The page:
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Advisor

Re: How do do you want to die?

This whole healthcare/death panel debate last year made me want to cry.  We live in a society that will spend virtually unlimited sums of money on the last six months of a person's life, but scrimps pennies at the beginning of it. 

What needs to arise is an incentive to make people healthy in infancy and childhood, which will drive a lot better health for a lifetime.  I'd rather see us fund a stiped for parents to stay at home with their babies for at least their first year, with healthcare support in the home, than to pay for an ICU bed for someone in a vegetative state.  You could pay a good month's living expenses and trained support services for the former, for less than a day's worth of attention for the latter. 

Back to the original question:  I have figured out in thinking this over that if you live each day right, it really doesn't matter if it's fast or slow.  Also, we forget that there are a lot of gray spaces in between...where you can be "here" enough to create a care issue, but not "here" enough to help figure out how that is to be done of funded. 

I make a concerted effort every day to leave business issues so that they will not be hard for my family to figure out and follow.  All the routine bills come to a credit card that would be able to apy for them for years without hitting a credit limit wall.  I have opted to keep receiving a written statement, so Mike and the kids won't miss an electronic one.  The health insurance and farm coverage all draft from a smilar, practically unlimited setup.  Life insurance, ditto.   

The business accounts all function in one institution with electronic links.   I have left what I call a trail of breadcrumbs that the family can follow, in writing, in my office, in a bright orange binder labelled "What you need to know."   I have shown them where that binder stays.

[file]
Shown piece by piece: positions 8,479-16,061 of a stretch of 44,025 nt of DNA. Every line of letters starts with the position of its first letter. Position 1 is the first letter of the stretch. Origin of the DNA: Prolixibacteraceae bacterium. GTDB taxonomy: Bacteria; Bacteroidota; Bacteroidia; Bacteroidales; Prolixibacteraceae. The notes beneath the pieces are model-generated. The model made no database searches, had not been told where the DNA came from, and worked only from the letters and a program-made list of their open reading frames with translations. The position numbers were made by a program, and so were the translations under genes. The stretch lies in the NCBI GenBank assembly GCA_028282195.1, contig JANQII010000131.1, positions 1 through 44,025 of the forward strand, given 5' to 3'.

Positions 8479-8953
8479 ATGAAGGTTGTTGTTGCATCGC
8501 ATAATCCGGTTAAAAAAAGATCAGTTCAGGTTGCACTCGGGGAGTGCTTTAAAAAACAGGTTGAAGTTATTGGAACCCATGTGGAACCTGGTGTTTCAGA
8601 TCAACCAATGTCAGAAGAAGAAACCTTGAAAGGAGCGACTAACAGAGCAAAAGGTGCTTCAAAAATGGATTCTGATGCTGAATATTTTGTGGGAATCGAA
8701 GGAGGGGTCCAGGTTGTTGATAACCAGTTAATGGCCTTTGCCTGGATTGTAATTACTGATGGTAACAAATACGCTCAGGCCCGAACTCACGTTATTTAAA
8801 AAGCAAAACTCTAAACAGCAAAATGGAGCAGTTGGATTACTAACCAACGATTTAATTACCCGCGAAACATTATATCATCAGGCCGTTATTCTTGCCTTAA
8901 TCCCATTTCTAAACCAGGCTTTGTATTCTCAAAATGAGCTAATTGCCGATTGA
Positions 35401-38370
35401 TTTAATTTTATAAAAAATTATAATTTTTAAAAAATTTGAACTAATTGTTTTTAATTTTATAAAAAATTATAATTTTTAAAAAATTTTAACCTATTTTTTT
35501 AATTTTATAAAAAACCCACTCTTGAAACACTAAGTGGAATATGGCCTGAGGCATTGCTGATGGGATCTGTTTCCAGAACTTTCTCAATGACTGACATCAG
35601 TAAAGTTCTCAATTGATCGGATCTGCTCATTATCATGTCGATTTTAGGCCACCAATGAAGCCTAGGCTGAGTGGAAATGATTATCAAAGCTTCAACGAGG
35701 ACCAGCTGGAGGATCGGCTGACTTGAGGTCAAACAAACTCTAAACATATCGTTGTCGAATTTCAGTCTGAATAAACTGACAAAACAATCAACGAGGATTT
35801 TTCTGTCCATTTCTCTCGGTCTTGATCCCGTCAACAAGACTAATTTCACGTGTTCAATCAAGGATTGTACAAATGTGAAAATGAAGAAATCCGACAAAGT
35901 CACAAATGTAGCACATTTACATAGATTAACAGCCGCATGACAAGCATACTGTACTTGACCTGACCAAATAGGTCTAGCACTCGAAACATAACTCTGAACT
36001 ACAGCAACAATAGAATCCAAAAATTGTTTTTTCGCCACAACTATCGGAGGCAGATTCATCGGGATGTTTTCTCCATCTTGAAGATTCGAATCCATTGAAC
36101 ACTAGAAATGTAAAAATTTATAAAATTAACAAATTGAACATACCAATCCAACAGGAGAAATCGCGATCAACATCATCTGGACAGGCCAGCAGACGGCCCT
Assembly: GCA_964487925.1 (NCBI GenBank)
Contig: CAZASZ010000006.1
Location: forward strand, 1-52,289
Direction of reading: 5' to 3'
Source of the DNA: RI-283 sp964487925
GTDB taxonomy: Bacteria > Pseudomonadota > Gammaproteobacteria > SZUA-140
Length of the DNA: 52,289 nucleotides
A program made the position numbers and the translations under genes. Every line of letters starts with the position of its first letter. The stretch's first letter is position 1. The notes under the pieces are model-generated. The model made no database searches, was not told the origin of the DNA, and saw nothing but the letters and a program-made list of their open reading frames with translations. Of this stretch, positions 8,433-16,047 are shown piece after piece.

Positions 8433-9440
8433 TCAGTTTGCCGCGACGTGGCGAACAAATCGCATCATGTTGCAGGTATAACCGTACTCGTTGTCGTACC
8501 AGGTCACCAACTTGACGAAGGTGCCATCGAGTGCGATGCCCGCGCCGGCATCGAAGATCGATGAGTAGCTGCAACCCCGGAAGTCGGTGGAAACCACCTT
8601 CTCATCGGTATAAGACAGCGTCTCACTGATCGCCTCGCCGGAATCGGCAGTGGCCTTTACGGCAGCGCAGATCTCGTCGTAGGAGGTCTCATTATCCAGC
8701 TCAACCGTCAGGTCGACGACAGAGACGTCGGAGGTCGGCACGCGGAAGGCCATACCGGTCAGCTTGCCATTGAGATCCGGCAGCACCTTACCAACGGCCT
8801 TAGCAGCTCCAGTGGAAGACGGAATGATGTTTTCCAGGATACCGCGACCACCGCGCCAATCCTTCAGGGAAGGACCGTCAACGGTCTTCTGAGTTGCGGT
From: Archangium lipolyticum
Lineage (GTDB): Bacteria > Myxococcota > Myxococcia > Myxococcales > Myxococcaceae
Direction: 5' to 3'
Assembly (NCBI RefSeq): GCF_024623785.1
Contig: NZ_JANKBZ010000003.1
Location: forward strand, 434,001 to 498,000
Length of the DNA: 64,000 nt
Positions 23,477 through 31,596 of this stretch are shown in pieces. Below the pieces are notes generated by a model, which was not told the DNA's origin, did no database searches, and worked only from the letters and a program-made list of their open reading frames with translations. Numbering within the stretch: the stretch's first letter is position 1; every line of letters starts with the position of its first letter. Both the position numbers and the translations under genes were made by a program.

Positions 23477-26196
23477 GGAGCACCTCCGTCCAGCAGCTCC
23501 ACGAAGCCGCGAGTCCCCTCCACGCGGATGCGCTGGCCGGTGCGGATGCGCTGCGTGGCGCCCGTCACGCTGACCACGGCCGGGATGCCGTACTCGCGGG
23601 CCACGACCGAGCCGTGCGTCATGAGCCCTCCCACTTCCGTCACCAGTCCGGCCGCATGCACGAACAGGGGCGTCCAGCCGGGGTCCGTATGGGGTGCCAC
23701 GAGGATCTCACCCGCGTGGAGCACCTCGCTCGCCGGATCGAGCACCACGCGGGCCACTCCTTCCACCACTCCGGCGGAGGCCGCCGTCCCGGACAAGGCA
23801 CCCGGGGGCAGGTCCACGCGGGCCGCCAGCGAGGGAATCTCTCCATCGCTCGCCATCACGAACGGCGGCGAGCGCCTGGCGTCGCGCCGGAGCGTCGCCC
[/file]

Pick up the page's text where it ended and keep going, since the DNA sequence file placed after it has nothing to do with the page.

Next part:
I bought a book to write down some family history in while Christmas shopping.   All the photos from old computers have been stored on flash drives...I'll be moving them into the current computer system this week. 

I am sure I will forget something, but nobody's perfect, and I hope they will appreciate when I have tried to do.  Thanks for reminding us all of our mortality, Jim!  It lit a fresh fire under me....

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Senior Contributor

Re: How do do you want to die?

Good one, Kraft-T!  You'll know it as you see someone walking towards you with that mysterious look, the one that makes your entire life flashing before your eyes....

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Honored Advisor

Re: How do do you want to die?

Wonder how many of those poor folks in Arizona yesterday saw it coming, or saw something in that kid's eyes...and how many would like to come back and take whatever fate they could get, in place of that one. 

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Senior Contributor

Re: How do do you want to die?

Good question.  Speaking of dying, here's a link to a video I found on the internet about a 47 year old professor who was diagnosed with a fatal condition.   http://www.wimp.com/lastlecture/

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Honored Advisor

Re: How do do you want to die?

Thanks, Smokeyjay, but I've had to watch that one ad nauseum in college this past year.  It is excellent, but too much of a good thing, you know. 

I sense that it was a pleasure to study under this exceptional man...and not just for the subject matter.  He did a lot with very little time. 

I'd suggest you watch some of Randy Pausch's other video lectures.  One we were assigned this summer was particularly good. and it's on youtube, too. 

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Senior Contributor

Re: How do do you want to die?

Thanks, Kay.

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Frequent Contributor

Re: How do do you want to die?

Quick or slow? I'll go with slow or at least later. Summer of 09, 800 miles from home, I hit a deer with my motorcycle. No time to react, life didn't flash before my eyes, just Boom. Could've been the end like it is for so many. Ambulance hauls meto trauma center where I'm told I have 5 broken ribs, broken shoulder blade, road rash everywhere and bleeding on the brain... er O wait , its not blood, it's a tumor. I went from feeling great to feeling lucky to feeling numb. 4 mos. later, an excellent surgeon removed the tumor, it was benign and I'm feeling lucky and great again. I'm 54. From what I've learned, quick is not for me. I'll try slow.

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Veteran Advisor

Re: How do do you want to die?

where you can be "here" enough to create a care issue, but not "here" enough to help figure out how that is to be done of funded

Know what you mean.

My mother was that way for a number of years.